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US Sets Another Single-Day Record for COVID-19 Cases, Hospitalizations

The United States set another single-day record for the number of COVID-19 infections and hospitalizations Thursday.

More than 153,000 new infections were reported in the nation, according to Johns Hopkins University. It was the first time new single-day totals had exceeded 150,000.

Some 10.7 million people in the U.S. have contracted the coronavirus, more than any other country. The U.S. also leads the world in COVID-19 deaths, with more than 244,000, according to Johns Hopkins University, which reported another 919 coronavirus deaths on Thursday.

COVID Tracking Project figures indicated that more than 67,000 people were hospitalized Thursday with COVID-19, an increase of more than 1,700 from the previous day.

The record-setting infection rate in the U.S. was being fueled by surges in California and in several Midwest and Northeast states, including Illinois, Wisconsin, Michigan and Minnesota.

The nation’s most populous state, California, has topped the 1 million mark for COVID-19 cases, as has Texas.

Worldwide, Italy is the 10th country to surpass the 1 million mark of infections. India and Brazil follow the U.S., with more than 8.7 million and 5.8 million cases respectively. France is nearing 2 million cases, followed by Russia with 1.87 million. Over the 1 million mark are Spain, Britain, Argentina and Colombia.

American firm Microsoft said Friday that state-supported Russian and North Korean hackers had tried in recent months to steal data from pharmaceutical companies and COVID-19 researchers. The technology giant said most of the cyberattacks were unsuccessful but did not disclose details about those that were successful. Microsoft said most of the targets were in Canada, France, India, South Korea and the U.S.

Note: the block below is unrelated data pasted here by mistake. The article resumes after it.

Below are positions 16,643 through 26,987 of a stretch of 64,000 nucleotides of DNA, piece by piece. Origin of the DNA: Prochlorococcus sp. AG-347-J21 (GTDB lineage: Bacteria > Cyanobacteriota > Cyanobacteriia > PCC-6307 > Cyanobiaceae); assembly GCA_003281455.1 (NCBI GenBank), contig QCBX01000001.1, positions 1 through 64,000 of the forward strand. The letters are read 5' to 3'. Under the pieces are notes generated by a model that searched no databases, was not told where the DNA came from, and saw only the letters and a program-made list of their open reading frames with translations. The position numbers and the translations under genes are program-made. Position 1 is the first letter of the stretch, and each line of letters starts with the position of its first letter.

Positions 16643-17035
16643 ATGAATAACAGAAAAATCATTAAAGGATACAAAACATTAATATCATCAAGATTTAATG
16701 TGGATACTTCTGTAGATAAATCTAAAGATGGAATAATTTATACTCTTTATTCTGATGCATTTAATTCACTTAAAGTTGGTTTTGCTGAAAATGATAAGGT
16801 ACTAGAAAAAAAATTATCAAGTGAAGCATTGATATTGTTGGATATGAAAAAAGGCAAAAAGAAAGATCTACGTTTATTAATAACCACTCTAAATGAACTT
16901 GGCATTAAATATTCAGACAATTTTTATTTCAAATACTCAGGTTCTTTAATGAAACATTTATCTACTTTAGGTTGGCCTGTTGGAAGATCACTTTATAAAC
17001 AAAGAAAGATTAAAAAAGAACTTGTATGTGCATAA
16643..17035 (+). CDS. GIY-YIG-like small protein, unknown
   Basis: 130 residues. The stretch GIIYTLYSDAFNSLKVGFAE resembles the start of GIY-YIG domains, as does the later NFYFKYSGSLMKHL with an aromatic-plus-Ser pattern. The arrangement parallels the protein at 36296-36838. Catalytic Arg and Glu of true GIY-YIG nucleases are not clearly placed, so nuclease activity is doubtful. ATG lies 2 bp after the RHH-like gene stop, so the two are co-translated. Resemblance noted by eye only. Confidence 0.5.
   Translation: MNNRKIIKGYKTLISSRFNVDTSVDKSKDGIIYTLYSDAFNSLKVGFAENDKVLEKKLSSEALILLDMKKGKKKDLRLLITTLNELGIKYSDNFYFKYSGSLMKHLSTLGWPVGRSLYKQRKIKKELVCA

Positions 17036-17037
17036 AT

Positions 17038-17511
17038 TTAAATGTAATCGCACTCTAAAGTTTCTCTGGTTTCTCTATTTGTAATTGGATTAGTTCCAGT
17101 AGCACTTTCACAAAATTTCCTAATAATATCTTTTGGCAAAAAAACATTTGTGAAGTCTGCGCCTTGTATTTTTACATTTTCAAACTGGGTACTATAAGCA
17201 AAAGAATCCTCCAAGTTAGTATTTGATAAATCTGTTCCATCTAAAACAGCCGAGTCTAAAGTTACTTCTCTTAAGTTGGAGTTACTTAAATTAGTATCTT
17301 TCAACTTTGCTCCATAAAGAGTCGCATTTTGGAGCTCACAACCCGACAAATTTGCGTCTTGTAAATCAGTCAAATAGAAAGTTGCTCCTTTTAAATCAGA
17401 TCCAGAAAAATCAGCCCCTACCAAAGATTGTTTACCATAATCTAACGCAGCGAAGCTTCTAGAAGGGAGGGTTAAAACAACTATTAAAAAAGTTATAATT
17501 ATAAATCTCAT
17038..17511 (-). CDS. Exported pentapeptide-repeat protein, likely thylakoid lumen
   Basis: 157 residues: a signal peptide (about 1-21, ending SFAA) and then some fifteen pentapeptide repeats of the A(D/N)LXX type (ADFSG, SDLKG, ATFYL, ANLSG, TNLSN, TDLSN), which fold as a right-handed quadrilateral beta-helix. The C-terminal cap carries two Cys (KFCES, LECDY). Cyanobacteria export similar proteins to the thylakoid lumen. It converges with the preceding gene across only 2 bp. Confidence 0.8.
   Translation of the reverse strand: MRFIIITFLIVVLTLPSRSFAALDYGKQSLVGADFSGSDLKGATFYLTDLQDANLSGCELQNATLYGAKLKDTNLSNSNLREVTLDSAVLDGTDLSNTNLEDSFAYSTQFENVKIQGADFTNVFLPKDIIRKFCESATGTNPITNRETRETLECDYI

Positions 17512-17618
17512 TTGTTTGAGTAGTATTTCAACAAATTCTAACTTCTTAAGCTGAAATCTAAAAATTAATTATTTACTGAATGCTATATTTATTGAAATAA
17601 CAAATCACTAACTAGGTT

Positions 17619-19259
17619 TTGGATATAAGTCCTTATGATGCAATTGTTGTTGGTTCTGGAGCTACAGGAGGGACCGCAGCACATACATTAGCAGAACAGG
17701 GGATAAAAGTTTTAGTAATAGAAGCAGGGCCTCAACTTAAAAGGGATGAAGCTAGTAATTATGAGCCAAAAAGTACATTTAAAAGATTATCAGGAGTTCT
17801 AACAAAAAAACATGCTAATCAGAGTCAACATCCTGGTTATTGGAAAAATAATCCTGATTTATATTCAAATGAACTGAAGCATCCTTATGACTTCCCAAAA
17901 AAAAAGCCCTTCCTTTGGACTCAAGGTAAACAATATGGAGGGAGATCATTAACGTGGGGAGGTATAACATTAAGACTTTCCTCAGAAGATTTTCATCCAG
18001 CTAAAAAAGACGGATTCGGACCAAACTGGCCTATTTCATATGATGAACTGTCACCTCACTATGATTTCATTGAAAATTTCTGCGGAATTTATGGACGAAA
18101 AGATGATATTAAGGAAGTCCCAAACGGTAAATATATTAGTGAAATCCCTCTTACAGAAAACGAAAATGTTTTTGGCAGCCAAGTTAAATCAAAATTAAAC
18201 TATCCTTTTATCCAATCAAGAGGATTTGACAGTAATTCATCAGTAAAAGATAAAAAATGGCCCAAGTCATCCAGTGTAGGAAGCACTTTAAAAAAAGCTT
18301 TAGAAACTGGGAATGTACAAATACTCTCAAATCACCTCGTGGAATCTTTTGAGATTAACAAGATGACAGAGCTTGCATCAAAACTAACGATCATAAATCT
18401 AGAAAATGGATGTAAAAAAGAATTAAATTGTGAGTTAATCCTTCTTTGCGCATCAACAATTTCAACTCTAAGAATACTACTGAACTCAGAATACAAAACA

The U.S. government said in July that Chinese state-backed actors were also targeting vaccine manufacturers with cyberattacks.

In Brazil, the country with the highest coronavirus tally in Latin America, the late-stage trials of a potential COVID-19 vaccine resumed after the country’s health regulator called a halt because of an “adverse, serious event” involving a participant in the study.

The vaccine, CoronaVac, is being developed by Chinese pharmaceutical company Sinovac. The vaccine had been denounced by Brazilian President Jair Bolsonaro, a frequent critic of China.

In Japan, organizers of the 2021 Tokyo Olympics said Thursday that participating athletes would not have to enter a mandatory 14-day quarantine period when they arrive for the games next year. Games chief executive Toshiro Muto told reporters a decision on allowing foreign spectators to observe the events would be made next year, but said it was a possibility the two-week quarantine could be waived for them as well.

The Tokyo Summer Games were initially scheduled to be held in July and August, but organizers in March decided to postpone them for a year because of the pandemic.

Source: Voice of America